Judge Gabrielle Wolohojian (photo Ken Martin)

Wolohojian spoke about how Armenians largely remained outside of the political power structures of the empires in which they lived in the early modern era and gave the example of her Armenian ancestors who fell victim to genocide. In fact, her mother’s grandfather was one of the Armenian intellectuals and leaders rounded up in Constantinople on April 24, 1915.

She stressed that descendants of genocide survivors have a particular obligation to be in public service and to promote and protect the rule of law. Their experiences can give them special insight into its value and the tragic consequences of its absence. She observed that Armenians like her great-grandfather had no recourse to law against the arbitrary exercise of power.

Wolohojian called on more Armenian-American lawyers to become judges. In 2007 when she was appointed to the bench, there was only one other Armenian-American active judge in her home state, whereas today there are six, but she said that Armenians can do better.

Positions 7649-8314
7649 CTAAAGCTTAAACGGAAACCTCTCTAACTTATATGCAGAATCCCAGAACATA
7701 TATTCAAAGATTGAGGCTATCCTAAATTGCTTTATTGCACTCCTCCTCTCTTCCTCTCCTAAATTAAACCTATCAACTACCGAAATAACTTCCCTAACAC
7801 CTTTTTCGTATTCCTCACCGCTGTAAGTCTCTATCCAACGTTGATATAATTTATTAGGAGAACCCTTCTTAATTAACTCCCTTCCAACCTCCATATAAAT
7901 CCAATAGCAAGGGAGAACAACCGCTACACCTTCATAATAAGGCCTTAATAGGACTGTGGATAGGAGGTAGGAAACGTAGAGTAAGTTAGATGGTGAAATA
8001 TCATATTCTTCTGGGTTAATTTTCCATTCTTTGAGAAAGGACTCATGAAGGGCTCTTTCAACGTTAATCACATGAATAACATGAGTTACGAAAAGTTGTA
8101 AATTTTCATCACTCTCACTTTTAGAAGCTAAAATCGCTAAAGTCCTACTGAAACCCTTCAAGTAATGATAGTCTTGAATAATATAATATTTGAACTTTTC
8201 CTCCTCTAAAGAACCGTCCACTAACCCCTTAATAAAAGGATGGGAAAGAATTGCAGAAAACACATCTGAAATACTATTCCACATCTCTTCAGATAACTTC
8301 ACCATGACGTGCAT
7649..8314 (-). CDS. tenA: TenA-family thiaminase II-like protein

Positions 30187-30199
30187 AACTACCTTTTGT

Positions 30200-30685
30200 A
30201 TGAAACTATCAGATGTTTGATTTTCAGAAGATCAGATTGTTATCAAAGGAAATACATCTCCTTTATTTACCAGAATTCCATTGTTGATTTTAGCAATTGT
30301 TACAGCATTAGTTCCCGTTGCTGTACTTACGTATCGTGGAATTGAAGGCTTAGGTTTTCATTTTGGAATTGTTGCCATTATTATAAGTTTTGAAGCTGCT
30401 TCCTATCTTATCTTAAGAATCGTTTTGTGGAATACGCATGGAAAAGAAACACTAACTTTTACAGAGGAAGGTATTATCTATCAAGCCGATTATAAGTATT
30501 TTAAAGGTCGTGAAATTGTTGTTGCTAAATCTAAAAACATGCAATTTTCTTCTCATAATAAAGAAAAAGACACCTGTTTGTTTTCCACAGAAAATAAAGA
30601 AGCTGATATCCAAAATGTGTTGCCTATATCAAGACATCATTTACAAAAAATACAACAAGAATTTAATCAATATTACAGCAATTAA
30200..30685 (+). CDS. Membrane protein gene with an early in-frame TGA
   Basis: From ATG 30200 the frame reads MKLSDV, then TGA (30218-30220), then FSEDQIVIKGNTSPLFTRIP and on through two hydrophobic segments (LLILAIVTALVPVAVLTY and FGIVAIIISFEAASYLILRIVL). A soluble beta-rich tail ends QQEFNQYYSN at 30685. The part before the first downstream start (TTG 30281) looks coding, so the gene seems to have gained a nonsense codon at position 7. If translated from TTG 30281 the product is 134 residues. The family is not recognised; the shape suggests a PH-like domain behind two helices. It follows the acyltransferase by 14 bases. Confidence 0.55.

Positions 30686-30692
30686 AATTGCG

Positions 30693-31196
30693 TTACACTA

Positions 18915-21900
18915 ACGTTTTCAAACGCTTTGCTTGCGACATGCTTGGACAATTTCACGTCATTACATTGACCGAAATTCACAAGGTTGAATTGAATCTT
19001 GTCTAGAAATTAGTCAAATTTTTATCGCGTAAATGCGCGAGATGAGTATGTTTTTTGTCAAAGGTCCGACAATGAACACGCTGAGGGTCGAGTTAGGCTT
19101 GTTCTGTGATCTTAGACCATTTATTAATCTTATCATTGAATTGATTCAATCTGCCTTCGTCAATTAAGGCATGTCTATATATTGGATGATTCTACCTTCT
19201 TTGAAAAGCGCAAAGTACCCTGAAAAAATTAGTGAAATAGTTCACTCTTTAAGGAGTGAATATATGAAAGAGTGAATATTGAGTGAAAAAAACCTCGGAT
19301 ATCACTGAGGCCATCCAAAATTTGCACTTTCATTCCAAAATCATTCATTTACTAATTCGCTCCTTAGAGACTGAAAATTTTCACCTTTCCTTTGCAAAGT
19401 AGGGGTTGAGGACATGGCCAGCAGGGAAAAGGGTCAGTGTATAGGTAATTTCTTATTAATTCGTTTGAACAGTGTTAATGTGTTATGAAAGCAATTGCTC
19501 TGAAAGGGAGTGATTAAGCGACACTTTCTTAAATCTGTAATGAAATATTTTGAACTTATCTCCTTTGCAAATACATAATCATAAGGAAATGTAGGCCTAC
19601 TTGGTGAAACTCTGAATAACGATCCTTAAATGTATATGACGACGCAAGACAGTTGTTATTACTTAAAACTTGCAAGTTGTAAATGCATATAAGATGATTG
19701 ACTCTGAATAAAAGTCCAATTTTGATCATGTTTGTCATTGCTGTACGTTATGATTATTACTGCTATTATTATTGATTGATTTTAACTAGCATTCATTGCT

Victoria Stepanyan singing (photo Jirair Hovsepian)

Sen. Brownsberger introduced the musical interlude. A young student from Lexington, Mass., Victoria Stepanyan, who trains with Victoria Avetisyan, sang two moving Armenian-language songs, Longing for the Mountain Breeze and Armenia.

Muradian offered the closing remarks, calling for justice not just for the 1915 Genocide, which he called a still-bleeding wound, but also for the heinous crimes that have taken place in Artsakh, in the hopes that the repetition of such crimes can be prevented in the future.

Procession of Armenian priests leaving the State House with scouts on both sides (photo Jirair Hovsepian)

After the Armenian clergy present conducted a special order of intercessory prayer to conclude the formal event, the audience was treated to an informal reception in the Great Hall of Flags of the State House that was catered by Jana Grill and Bakery of Watertown. Buses were provided by the Knights of Vartan Ararat Lodge No. 1 to facilitate travel to and from the State House.

The commemoration this year received coverage by local television stations, including CBS and ABC affiliates, and the Boston Globe and Boston Herald newspapers, with Mary Vartanian a primary focus of media attention.